Margaret Dickson has chosen not one but two difficult themes for her novel "Maddy's Song" -- family violence and musical genius, both of which she dramatizes with convincing detail. The musical genius in question is Maddy Dow, a teen-ager who literally has "music in her head." When she "goes off," as her sister Jessica calls it, "The notes she heard flooded out other sound, pulled her along from sarabande to musette, washed over her." It's an experience she has often and surreptitiously records on staff paper, which she carefully hides in a small maple cabinet in the Dows' living room.
Maddy must be furtive because of her father. It is he who provides the novel's violence. Jack Dow not only beats his wife, he abuses his five children, including Maddy. Any sign of independence, any display of individuality by his wife Vinnie or the children brings swift and sure retribution from Jack, usually in the form of a sharp blow to a small defenseless body or, when he is feeling more creative, a display of special cruelty, such as making the children witness the beating and humiliation of their mother. It is strong stuff, not easy to read.
Jack Dow, as so often seems to be the case with wife beaters, is not only pathological but a pillar of the community -- an alderman at the church, manager of the local sawmill, a man who gets things done. What goes on inside his prim clapboard house on the outskirts of the small Maine town ironically named "Freedom" is a secret his family hides in shame.
Maddy's musical genius and Jack's compulsion to violence form a kind of counterpoint in the novel, which opens as Freedom is preparing to enter a state choral contest. The townspeople have rallied round the project. They have hired Jonah Sears, a young music director from Portland, put him up at the spacious home of Aunt Bea Packard, a wealthy elderly widow who is Freedom's grande dame, and embarked on what they are sure will be the road to fame for the town.
In a moment of impulse, Maddy, who has been secretly taught to play the piano by her mother, auditions for chorus accompanist. Her formidable talent is thus exposed, and her father, though furious at this sign of independence that he knows will ultimately threaten his power, has no choice but to let her play. Inevitably, and quickly, Maddy's talent, both as a pianist and a composer, is drawn out and developed by the chorus director. That avenue to a life outside the terror of her own household fills Maddy with both joy and fear -- joy at being encouraged to use her gift and fear because she knows she will pay dearly.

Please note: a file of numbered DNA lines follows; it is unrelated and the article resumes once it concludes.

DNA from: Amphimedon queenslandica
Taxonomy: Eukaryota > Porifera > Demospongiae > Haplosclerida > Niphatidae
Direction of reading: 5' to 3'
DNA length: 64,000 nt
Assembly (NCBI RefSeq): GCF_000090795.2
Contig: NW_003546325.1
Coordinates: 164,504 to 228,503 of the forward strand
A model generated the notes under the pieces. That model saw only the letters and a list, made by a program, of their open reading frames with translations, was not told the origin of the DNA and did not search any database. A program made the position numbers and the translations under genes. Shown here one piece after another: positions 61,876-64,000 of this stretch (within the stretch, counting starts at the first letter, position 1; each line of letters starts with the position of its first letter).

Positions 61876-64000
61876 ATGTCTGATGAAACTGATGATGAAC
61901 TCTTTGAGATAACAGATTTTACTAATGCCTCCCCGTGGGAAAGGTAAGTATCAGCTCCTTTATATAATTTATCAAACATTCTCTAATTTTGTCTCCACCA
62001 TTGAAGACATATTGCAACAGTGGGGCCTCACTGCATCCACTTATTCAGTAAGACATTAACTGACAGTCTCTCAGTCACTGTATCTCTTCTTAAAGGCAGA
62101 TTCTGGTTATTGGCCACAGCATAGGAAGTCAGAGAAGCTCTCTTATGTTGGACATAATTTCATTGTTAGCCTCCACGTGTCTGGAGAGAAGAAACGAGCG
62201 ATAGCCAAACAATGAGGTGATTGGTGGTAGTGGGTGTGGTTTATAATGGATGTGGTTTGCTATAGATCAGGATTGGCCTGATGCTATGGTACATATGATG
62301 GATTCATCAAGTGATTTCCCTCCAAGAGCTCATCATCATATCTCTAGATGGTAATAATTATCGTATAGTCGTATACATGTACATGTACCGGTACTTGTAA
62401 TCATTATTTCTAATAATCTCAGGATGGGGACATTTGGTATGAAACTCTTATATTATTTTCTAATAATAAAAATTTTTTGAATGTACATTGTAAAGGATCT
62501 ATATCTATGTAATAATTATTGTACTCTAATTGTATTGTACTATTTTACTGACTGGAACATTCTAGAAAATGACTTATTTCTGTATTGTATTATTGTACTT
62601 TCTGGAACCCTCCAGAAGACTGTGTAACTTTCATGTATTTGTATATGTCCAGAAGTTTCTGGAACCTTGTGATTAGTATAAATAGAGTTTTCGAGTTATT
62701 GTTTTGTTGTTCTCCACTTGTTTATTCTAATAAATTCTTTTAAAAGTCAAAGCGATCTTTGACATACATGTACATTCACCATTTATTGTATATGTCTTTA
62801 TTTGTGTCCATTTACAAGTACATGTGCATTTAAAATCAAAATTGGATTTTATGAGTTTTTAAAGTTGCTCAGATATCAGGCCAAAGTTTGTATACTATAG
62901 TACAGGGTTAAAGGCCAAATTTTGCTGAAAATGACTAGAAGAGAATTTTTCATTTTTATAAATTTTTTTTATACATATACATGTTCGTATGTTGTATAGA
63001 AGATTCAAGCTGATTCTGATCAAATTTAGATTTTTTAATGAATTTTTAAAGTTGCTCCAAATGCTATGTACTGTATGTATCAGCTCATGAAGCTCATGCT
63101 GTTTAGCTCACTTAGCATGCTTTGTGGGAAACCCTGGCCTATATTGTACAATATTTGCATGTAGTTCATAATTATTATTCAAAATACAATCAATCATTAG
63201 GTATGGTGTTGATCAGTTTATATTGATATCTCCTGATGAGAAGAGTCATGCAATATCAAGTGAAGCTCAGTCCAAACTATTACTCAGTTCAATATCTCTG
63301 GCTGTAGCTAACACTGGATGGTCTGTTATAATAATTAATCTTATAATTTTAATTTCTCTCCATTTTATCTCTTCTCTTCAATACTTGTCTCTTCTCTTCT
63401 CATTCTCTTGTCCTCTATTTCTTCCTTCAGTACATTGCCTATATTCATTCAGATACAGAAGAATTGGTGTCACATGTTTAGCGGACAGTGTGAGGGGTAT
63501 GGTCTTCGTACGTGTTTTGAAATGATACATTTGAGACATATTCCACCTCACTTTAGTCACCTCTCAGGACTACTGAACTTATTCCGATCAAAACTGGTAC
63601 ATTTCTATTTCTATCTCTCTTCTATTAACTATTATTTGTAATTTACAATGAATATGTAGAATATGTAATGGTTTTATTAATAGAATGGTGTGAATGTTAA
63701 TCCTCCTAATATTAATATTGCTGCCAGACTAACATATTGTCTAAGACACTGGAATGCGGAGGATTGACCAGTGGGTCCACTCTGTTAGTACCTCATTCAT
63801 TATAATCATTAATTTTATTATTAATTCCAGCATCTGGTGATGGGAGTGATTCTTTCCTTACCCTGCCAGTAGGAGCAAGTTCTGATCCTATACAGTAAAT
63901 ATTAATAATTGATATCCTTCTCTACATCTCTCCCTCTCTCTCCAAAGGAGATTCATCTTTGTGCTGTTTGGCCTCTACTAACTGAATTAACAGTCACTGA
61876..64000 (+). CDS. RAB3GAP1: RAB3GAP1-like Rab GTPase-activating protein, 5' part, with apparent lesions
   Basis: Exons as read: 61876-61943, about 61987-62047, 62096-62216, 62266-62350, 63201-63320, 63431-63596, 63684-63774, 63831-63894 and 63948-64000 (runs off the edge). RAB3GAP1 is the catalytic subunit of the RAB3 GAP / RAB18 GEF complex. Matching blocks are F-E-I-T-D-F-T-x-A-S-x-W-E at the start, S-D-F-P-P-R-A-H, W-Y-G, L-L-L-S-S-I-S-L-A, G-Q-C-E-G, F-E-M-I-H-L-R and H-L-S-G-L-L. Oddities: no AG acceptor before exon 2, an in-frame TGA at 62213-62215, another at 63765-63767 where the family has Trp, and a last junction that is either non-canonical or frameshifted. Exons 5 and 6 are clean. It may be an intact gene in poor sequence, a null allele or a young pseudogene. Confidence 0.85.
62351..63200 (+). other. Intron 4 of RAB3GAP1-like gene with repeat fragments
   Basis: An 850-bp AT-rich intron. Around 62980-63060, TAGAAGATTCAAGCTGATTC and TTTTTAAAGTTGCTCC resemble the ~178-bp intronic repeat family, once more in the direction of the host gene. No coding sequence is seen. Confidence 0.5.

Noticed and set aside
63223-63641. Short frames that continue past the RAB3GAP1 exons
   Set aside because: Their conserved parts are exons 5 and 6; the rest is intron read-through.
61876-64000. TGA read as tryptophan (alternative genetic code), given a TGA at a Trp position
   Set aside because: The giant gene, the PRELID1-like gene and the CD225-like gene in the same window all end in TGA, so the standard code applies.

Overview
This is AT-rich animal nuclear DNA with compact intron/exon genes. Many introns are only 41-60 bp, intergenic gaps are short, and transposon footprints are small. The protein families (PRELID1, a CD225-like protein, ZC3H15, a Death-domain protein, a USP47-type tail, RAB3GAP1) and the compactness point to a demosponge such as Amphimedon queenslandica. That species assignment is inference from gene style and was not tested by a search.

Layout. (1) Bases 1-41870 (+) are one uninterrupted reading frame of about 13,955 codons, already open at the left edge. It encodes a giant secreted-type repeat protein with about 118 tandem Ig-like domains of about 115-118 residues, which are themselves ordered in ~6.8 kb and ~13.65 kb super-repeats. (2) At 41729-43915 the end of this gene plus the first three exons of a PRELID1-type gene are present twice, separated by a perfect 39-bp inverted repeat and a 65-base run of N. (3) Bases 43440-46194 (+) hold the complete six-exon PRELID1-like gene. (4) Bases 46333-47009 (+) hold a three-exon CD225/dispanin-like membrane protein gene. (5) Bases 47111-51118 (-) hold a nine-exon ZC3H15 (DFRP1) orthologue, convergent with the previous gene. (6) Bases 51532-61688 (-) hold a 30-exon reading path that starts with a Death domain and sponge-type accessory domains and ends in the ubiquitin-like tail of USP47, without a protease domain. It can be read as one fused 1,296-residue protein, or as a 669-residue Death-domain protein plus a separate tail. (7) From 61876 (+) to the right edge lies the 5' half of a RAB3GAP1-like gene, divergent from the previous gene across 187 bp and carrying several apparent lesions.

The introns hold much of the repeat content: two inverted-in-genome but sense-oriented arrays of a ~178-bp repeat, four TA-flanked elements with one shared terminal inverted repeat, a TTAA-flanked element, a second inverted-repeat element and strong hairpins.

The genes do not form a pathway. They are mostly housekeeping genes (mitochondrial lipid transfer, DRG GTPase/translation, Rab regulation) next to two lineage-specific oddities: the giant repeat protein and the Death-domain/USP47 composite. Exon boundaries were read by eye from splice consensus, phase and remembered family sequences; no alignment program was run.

Each evening, after she returns home from an afternoon lesson with Jonah at Aunt Bea's house, Jack grills her, "What do you do over there, Maddy? Tell 'em some bad story about Jack Dow? . . . Oh, you think you're so good!" Later, as he punishes Maddy by painfully twisting her mother's wrist as Maddy watches, the girl thinks "wildly that this was her fault. If she had cared for them all as she was supposed to do, none of this would ever, ever have happened." She also realizes something else, almost equally horrifying -- that her mother is an accomplice to her father's cruelty, a victim, incapable and unwilling to stand up for herself or her children before this monster.
Like a mad multipart keyboard invention, "Maddy's Song" builds toward its inevitable resolution, as Dickson picks up first one thread of the story and then another. We not only have Maddy's story, but others: the story of Jack Dow's childhood; the plight of Jonah, estranged from his young wife; the enmity between cousins Elaine and Judy, both chorus members, who have continued into adulthood their childhood competition; the chorus' progress toward its goal of winning the state contest; and the story of old Aunt Bea and her companion Aunt Ann, a distant cousin who has come to live with her to cook and keep house. (Aunt Ann, an overweight country woman, is meant to provide the novel's comic relief, but in truth she's a little too cute.)
Margaret Dickson has taken formidable risks in "Maddy's Song," and as anyone does who ventures into difficult terrain, she occasionally gets mired down in boggy places. But she is sure-footed, and by the end of this complex and often harrowing novel we can only marvel at and applaud her accomplishment. The tension between Maddy's two lives -- the one she lives at the keyboard and the other she endures at home -- holds the novel on course. And the music, inside Maddy's head and outside too, propels the story along.
Dickson, who obviously knows music herself, manages to make the abstractions of notes and rhythm very concrete. She describes the music in Maddy's head, especially the composition she works on throughout the nine-month span of the novel, so distinctly we can almost hear it. She makes Maddy, her "song," her family live. The whole novel sings.